Archive for May 2nd, 2013

From Business Insider:
 May 1, 2013
Pope Francis on Wednesday condemned as “slave labour” the conditions for hundreds of workers killed in a factory collapse in Bangladesh and urged political leaders to fight unemployment in a sweeping critique of “selfish profit”.

The pope said he had been particularly struck by a headline saying workers at the factory near Dhaka were being paid just 38 euros ($50) a month.

“This is called slave labour!” the pope was quoted by Vatican radio as saying in his homily at a private mass in his residence to mark May Day.

More than 400 workers have been confirmed dead and scores are missing in the collapse, which occurred in a suburb of the capital Dhaka last week in the country’s worst-ever industrial disaster.

“Today in the world this slavery is being committed against something beautiful that God has given us — the capacity to create, to work, to have dignity,” the pope said at the mass.

“How many brothers and sisters find themselves in this situation!” he said, as protesters in May Day demonstrations around the world rallied against unfair work conditions and unemployment.

“Not paying fairly, not giving a job because you are only looking at balance sheets, only looking at how to make a profit. That goes against God!” the pope said in his strongly-worded address.

The Argentine pope, formerly the archbishop of Buenos Aires Jorge Bergoglio, became a powerful voice on the side of the poor during his homeland’s devastating economic crisis.

Since being elected pontiff in March, he has repeatedly called for the Roman Catholic Church to be closer to the needy and has said he wants “a poor Church for the poor”.

The 76-year-old later spoke to thousands of followers in St Peter’s Square, urging politicians to fight unemployment and calling for greater “social justice” against “selfish profit”.

“I call on politicians to make every effort to relaunch the labour market,” he said in his traditional weekly address.

“Work is fundamental for dignity,” he said.

He spoke of “labour market difficulties in various countries” — an apparent reference to the unemployment crisis afflicting Europe.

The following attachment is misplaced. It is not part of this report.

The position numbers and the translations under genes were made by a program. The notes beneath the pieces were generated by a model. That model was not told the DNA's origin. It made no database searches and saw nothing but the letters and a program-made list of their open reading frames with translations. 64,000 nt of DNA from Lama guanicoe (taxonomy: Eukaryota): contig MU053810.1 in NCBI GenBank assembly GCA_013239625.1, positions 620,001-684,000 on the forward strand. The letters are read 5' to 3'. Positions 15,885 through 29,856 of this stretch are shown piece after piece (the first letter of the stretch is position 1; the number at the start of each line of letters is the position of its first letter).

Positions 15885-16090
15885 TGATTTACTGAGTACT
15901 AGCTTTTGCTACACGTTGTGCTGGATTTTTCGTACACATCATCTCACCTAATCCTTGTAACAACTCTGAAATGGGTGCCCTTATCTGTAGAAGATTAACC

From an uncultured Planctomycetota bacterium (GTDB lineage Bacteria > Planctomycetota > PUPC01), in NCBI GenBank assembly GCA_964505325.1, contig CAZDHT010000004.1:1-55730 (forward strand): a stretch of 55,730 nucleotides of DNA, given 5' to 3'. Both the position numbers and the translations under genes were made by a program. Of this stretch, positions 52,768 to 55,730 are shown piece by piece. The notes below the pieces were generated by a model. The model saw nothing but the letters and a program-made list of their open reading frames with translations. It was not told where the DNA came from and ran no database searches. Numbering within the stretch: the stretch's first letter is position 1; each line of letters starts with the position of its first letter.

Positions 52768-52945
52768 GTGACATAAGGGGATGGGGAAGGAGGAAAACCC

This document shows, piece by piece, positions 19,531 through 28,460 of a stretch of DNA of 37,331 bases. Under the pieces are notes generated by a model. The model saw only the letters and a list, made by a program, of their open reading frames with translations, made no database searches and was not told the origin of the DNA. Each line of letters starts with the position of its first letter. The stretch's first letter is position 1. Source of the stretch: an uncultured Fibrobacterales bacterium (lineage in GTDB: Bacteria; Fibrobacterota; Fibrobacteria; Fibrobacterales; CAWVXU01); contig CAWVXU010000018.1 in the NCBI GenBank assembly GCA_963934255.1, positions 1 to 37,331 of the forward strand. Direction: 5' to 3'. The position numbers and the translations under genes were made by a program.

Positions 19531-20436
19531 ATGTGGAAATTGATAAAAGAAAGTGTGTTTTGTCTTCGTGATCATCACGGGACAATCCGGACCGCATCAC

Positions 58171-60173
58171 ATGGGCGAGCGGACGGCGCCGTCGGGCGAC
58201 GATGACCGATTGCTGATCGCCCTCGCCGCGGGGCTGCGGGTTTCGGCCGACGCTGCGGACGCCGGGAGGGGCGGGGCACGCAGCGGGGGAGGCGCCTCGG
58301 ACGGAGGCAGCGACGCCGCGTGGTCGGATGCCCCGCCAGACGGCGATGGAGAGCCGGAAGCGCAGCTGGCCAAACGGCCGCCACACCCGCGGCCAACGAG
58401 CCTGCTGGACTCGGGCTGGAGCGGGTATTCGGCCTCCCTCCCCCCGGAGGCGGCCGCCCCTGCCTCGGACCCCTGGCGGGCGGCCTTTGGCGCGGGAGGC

Unemployment is often caused by “an economic conception of society based on selfish profit outside the bounds of social justice,” he said.

The Vatican has often been sharply critical of unregulated capitalism, particularly in recent years during the global financial crisis.

“We do not get dignity from power or money or culture, no! We get dignity from work,” he said, adding that many political and economic systems “have made choices that mean exploiting people

Read more: http://www.businessinsider.com/pope-rips-bangladesh-slave-labor-2013-5#ixzz2S5lB4pZB

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NeoconsWilliam Kristol has the unique honor of having always been wrong about everything. Yet somehow he is still a respected pundit. It is worth knowing something of his intellectual background, which Philip Geraldi happily supplies. From AntiWar.Com:

“The contradictions inherent in the neocon movement should not surprise anyone as they are anything but coherent on any subjects other than the need to use force to bring about regime change and their love of Israel. The neoconservatives are frequently referred to as “former Trotskyites,” a reference to their founding generation which attended the “intensely radical” City College in New York during the 1930s. Irving Kristol, the so-called father of neoconservatism, and his associates would occupy an alcove in the college cafeteria to discuss both politics and revolution. Those friends included literary critic Irving Howe, sociologist Daniel Bell, and sociologist Nathan Glazer. Though leftist radicals themselves, they were hostile to Joseph Stalin’s increasingly despotic rule in Russia and were much more drawn to the communism of Leon Trotsky, who was then in exile in Mexico. Trotsky advocated rule of the Soviet Union by a vanguard working class as part of a mass political movement that would engage in continuous revolution. As the struggle would ultimately involve the proletariat of all nations, this was perceived as a truly unending international revolution. Kristol carefully disconnected from any whiff of Soviet communism in the post Second World War environment, but he continued to believe in certain aspects of the Trotsky agenda even after he founded the movement that was later to be dubbed neoconservatism in the 1960s. He accepted military intervention to impose “democracy” and embraced the concept of continuous revolution, though he did not use that term as it had fallen out of favor.”

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